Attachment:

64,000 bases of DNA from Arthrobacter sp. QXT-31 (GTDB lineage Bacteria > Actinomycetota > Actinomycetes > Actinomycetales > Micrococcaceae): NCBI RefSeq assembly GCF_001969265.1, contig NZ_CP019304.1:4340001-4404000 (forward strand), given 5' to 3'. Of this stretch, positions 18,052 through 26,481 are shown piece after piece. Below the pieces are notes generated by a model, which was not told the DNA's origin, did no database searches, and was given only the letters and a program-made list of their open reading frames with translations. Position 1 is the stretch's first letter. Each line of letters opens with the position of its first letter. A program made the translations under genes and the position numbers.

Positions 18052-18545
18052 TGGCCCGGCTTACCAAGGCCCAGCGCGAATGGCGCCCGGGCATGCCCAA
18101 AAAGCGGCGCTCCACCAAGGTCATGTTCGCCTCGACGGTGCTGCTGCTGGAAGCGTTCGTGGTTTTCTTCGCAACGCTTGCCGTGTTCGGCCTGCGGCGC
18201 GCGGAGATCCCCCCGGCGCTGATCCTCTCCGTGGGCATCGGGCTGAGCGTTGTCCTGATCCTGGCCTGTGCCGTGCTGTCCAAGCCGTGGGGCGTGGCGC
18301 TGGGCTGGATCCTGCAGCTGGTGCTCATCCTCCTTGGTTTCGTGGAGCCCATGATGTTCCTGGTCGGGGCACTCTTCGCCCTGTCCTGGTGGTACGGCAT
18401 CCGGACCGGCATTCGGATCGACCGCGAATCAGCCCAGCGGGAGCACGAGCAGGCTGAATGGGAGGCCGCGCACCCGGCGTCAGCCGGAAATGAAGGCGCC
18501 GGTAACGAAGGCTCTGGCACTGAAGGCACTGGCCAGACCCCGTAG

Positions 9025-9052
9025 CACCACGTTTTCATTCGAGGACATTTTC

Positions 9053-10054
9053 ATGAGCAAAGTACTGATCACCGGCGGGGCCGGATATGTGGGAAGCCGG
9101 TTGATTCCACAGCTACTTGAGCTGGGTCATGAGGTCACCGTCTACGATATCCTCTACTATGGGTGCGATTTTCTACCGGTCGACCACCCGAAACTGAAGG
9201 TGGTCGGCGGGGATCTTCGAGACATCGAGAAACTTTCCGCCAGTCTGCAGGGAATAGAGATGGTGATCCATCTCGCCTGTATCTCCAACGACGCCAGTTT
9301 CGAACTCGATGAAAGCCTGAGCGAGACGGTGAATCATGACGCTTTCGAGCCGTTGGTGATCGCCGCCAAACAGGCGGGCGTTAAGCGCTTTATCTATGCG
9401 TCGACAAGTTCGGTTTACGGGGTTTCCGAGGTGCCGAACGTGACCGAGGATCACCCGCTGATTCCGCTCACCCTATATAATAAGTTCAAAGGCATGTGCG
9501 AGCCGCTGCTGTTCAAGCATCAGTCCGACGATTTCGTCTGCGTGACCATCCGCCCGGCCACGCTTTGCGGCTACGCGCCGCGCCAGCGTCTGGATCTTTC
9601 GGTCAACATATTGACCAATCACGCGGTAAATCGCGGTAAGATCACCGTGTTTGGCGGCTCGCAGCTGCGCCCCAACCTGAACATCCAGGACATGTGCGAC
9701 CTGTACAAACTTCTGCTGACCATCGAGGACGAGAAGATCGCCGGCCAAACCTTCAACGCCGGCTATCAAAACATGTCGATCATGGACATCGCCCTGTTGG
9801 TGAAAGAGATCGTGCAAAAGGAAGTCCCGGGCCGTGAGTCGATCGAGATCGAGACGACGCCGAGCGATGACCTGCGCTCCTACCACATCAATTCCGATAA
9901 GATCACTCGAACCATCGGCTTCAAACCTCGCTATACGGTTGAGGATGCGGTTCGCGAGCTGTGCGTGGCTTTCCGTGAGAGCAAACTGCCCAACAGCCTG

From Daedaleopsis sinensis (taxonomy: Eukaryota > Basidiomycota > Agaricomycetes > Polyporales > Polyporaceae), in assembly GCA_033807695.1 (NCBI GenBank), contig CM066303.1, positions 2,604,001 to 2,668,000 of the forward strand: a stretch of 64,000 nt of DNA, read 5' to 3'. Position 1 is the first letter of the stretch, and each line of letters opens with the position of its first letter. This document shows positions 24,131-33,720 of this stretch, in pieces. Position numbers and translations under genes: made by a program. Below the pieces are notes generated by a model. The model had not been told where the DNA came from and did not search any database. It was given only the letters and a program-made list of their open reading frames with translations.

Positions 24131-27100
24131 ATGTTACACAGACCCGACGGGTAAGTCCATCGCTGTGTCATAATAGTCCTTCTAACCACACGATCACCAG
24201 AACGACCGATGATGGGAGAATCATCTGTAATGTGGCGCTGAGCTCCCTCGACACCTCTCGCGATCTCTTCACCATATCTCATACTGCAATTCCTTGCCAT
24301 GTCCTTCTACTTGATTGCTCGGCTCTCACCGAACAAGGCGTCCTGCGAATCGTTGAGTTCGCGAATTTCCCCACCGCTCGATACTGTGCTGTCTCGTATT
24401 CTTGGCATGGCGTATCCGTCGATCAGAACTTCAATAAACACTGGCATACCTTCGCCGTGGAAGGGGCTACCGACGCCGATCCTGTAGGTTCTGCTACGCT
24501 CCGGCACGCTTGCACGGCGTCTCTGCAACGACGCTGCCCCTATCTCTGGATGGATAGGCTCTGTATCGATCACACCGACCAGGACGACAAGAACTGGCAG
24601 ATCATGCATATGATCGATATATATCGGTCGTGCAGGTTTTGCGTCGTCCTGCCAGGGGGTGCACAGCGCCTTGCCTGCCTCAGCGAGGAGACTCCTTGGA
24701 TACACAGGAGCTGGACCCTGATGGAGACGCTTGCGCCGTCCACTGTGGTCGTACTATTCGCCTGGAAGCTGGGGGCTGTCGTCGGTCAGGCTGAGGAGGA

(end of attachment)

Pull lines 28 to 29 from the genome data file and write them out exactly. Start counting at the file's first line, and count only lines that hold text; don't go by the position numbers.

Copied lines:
24501 CCGGCACGCTTGCACGGCGTCTCTGCAACGACGCTGCCCCTATCTCTGGATGGATAGGCTCTGTATCGATCACACCGACCAGGACGACAAGAACTGGCAG
24601 ATCATGCATATGATCGATATATATCGGTCGTGCAGGTTTTGCGTCGTCCTGCCAGGGGGTGCACAGCGCCTTGCCTGCCTCAGCGAGGAGACTCCTTGGA